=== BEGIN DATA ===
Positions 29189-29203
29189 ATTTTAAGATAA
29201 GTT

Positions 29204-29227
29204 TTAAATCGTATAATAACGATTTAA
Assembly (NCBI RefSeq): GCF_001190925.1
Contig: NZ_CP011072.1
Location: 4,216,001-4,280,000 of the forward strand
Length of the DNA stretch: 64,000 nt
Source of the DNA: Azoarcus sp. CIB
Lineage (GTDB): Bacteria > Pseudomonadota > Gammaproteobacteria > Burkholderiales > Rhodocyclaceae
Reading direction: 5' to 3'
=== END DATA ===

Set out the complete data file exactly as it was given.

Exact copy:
Positions 29189-29203
29189 ATTTTAAGATAA
29201 GTT

Positions 29204-29227
29204 TTAAATCGTATAATAACGATTTAA
Assembly (NCBI RefSeq): GCF_001190925.1
Contig: NZ_CP011072.1
Location: 4,216,001-4,280,000 of the forward strand
Length of the DNA stretch: 64,000 nt
Source of the DNA: Azoarcus sp. CIB
Lineage (GTDB): Bacteria > Pseudomonadota > Gammaproteobacteria > Burkholderiales > Rhodocyclaceae
Reading direction: 5' to 3'